The third concern related to the overall transparency of the process. While the department provided the value of the resulting contract and the name of the successful supplier, as encouraged by the Treasury Board Contracting Policy, the request for the score and point breakdown of the winning bidder was denied. On this matter, the Procurement Ombudsman concluded that while the department was under no policy obligation to provide a debriefing, the Contracting Policy also did not prevent the disclosure of the winning bidder's overall score. Nonetheless, the department was not required to provide the point breakdown. The Procurement Ombudsman found no evidence of a transparency issue.

As the issues raised by the supplier could not be substantiated, the review did not establish the necessary grounds to enable the Procurement Ombudsman to recommend remedy or relief as requested by the supplier.

A mandatory criterion questioned

Summary

The Complaint

A supplier filed a complaint regarding a Request for Proposal (RFP) for services. The supplier raised two issues: 1) the importance and value added, in terms of contract performance, of the mandatory criterion requiring an association membership, 2) his proposal was found non-compliant because the department's interpretation of the criterion was overly restrictive.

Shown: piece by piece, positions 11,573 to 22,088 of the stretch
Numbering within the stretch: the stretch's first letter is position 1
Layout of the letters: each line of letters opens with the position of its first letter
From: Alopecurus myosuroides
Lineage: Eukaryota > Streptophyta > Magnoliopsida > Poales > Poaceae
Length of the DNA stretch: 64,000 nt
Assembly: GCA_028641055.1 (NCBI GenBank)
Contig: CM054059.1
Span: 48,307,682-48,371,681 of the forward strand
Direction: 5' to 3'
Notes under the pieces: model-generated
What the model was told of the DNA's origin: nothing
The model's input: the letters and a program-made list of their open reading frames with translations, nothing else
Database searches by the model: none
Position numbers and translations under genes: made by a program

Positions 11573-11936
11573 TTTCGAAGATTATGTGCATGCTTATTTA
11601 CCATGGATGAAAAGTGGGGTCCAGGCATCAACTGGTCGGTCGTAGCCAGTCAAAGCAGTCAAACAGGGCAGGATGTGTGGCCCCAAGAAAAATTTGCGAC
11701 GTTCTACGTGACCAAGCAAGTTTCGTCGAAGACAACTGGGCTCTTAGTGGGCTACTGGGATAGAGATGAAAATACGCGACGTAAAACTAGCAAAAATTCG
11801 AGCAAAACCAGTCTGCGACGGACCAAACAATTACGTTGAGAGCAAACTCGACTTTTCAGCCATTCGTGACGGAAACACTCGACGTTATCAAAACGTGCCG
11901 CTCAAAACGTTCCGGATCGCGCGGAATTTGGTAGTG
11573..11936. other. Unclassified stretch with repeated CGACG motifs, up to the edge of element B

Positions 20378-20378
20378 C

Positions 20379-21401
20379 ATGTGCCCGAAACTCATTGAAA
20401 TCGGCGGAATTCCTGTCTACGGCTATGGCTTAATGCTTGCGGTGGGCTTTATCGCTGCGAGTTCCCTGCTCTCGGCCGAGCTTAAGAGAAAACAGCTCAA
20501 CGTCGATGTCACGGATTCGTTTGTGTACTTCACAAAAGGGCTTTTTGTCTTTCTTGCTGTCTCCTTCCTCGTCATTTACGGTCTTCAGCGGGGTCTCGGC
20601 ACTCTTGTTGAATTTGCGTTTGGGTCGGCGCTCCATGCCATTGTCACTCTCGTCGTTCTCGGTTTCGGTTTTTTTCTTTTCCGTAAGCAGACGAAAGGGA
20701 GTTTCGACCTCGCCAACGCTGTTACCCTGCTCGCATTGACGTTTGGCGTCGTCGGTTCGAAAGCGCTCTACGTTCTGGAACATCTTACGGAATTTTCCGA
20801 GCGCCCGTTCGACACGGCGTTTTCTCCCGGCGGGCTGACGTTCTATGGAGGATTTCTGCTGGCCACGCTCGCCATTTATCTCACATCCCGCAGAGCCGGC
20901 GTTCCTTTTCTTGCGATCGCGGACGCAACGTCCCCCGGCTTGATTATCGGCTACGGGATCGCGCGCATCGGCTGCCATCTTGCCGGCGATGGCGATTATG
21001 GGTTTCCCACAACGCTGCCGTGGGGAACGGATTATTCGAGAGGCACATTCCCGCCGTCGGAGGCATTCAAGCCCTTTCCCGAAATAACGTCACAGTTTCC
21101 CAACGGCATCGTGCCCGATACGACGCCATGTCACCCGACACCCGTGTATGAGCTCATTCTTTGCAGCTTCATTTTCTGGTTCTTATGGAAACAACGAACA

Findings

With respect to the first issue, the Procurement Ombudsman concluded that jurisprudence has established that a department has the discretion to define its requirements to meet operational needs. As the department provided reasoning for requesting membership in an association, the Procurement Ombudsman found no reason to question the reasonableness of the requirement.

With respect to the second issue, the mandatory criterion also stipulated that suppliers provide a certificate as proof of membership to an association, and identified one association as an example. As this association did not provide certificates at the time, the supplier alleged the department should have alternatively accepted a letter from the association demonstrating membership. On this matter, the Procurement Ombudsman concluded that by establishing the criterion as it did, the department had an obligation to declare the supplier's proposal non-compliant and, in doing so, its interpretation of the criterion was not overly restrictive.

The Ombudsman further noted, however, that the requirement to submit a certificate may have been unnecessarily restrictive on suppliers who were exclusively members of a specified association which did not provide certificates at the time of the solicitation. In addition, the Ombudsman found that because the supplier met the other mandatory criteria and his proposal was priced lower than the awarded contract, the requirement to provide a certificate may have resulted in the department overpaying for the service.

As the department did not provide OPO with access to all the required records associated with the award of this contract, the Procurement Ombudsman was unable to determine if the department, in conducting its evaluation of the bids, applied the criterion consistently to all bidders or in a way so as to intentionally disqualify the complainant. The Procurement Ombudsman was therefore unable to assess the extent to which the fairness, openness or transparency of this procurement process was prejudiced.